Editorial: Mathews needs to make city-related personal emails public
Michael Mathews wasted little time coming to his own defense.
When confronted last week about using his personal email account to communicate City of Cottonwood business, the first-term city councilman fired off an email with a statutory reference to boldly proclaim he had not violated Arizona’s Open Meeting Law.
Typical rookie mistake.
No one has accused him of violating the Open Meeting Law.
Mathews’ transgression deals with a close relative of Arizona’s Open Meeting Law, the state’s Public Records Law.
It’s a law that is rather easy to understand: “Public records and other matters in the custody of any officer shall be open to inspection by any person at all times during office hours.” (A.R.S. § 39-121).
Just so there is no confusion over what constitutes a public record, the Arizona Supreme Court has ruled, “A public record, strictly speaking, is one made by a public officer in pursuance of a duty, the immediate purpose of which is to disseminate information to the public, or to serve as a memorial of official transactions for public reference.”
Further, the Arizona Ombudsman Office has advised that “… e-mails sent or received by a public official or public employee regarding public business constitute public records regardless of the e-mail account. This includes e-mails sent from or received by personal and other non-government e-mail systems or accounts.”
All of the above are things Mathews is responsible for knowing as an elected official in Arizona. In fact, upon taking office, he was specifically instructed to do his homework on the state’s Public Records Law, according to City Manager Ron Corbin.
“All Council and Commission members are encouraged to attend trainings and review materials on Arizona Public Records Law upon taking office. Those trainings and materials include a reminder that emails sent or received on private email accounts may be public records subject to disclosure on request; as well as advice to be careful about using private email accounts to conduct city business,” the city manager explained.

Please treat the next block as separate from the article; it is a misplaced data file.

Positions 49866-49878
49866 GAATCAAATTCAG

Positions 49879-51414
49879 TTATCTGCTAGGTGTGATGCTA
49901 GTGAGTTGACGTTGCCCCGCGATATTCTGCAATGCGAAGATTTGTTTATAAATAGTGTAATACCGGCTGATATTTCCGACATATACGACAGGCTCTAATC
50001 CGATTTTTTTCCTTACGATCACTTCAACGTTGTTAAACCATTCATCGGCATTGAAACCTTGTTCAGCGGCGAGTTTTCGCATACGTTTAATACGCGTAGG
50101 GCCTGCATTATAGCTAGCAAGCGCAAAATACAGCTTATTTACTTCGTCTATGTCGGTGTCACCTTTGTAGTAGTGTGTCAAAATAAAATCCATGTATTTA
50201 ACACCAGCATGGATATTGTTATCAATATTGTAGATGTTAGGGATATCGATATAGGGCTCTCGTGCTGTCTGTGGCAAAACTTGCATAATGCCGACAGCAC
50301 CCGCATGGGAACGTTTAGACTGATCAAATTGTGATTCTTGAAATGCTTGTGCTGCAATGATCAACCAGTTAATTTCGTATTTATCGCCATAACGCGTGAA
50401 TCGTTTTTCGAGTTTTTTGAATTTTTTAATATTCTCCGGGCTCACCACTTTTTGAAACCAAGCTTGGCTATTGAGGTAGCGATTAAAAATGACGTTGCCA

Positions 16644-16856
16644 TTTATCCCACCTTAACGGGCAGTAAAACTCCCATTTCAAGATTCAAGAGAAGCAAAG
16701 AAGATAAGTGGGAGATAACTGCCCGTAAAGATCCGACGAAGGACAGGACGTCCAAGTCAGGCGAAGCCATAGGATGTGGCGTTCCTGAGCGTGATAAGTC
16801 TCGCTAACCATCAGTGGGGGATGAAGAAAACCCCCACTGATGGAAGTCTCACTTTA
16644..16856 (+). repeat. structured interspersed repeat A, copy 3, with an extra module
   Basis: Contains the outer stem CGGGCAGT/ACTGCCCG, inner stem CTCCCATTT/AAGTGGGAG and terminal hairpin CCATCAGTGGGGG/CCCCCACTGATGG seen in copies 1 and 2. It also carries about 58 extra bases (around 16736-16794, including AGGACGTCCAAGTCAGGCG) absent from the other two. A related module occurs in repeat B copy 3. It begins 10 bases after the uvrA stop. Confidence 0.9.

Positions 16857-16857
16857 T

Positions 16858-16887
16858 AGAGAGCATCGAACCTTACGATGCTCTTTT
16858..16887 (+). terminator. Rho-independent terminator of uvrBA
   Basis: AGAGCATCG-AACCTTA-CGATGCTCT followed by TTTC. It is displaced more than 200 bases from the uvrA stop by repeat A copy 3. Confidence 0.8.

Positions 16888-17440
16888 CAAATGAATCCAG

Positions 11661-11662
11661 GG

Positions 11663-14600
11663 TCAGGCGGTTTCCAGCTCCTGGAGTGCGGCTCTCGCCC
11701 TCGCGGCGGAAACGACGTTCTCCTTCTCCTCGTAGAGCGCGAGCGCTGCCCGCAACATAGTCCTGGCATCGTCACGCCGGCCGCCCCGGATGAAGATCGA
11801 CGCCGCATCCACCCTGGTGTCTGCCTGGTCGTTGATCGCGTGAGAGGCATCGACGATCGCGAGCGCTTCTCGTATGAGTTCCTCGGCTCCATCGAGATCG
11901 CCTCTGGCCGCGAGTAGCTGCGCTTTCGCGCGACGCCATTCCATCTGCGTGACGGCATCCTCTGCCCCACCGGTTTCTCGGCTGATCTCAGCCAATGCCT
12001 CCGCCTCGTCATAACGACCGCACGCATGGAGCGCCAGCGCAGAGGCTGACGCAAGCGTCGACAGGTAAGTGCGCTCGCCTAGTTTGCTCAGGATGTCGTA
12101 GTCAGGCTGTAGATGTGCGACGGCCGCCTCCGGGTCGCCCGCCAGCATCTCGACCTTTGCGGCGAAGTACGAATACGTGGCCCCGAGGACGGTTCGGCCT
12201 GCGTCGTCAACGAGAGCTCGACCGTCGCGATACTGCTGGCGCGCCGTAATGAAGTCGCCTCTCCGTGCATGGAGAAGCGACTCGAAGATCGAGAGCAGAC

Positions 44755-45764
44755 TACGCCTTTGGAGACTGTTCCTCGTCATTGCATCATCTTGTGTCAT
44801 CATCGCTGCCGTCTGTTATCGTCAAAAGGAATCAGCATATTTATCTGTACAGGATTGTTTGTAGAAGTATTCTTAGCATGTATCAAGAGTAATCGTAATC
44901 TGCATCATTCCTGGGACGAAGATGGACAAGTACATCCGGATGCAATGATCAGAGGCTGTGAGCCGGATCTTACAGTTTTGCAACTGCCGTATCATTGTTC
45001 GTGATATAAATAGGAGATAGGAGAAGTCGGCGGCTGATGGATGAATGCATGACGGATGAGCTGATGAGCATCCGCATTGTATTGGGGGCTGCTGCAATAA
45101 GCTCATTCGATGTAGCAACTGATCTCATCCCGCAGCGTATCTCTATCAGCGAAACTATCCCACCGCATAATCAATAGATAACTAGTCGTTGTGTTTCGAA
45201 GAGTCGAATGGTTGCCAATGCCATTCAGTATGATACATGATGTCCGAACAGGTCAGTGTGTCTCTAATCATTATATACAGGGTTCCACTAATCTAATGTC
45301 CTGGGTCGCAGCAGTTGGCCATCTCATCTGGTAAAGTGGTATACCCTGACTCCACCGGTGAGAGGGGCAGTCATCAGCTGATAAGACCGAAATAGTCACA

Further, Corbin notes this is not just an expectation for elected officials, but, also, all city “employees are directed to use their work email for work-related items.”
There is a core value in having public officials -- especially those who are elected to serve us – not use their personal email to communicate public business. It deals with the principle that you do not conduct the public’s business behind the public’s back.
But there are also practical matters that make it an unethical practice. Included among the requirements of Arizona’s Public Records Law is a provision that all government bodies are required by law to maintain and store all public records. In Mathews’ case, how is the city to maintain and store those public records he creates from a private email account? He was elected to the Cottonwood City Council, but his very actions make it problematic for the City of Cottonwood to maintain and store the public records he creates because he chooses to conduct such business behind the public’s back.
Last week his private email use concerned the issue of airport noise. Over the weekend, a local resident reported on Facebook she had communicated with Mathews twice via email and found him extremely helpful. Neither the resident nor Mathews will say if those communications are through his private email account. All of which makes you wonder just how often Mathews has used private email to communicate city business.
The right thing for Mathews to do now is provide the city with all city-related emails he has sent from his private account so the city can fulfill its obligation to maintain and store the public records he created.
Further, he needs to alert the community he has made the otherwise private emails public. He needs to assure the community that going forward he will only use city-authorized email to communicate city business.
In other words, he will conduct city business in the manner that is required by law.
That’s the fair and right thing to do. After all, Mathews pledged to uphold the laws of the State of Arizona when he was sworn into office.
That includes the Arizona Public Records Law.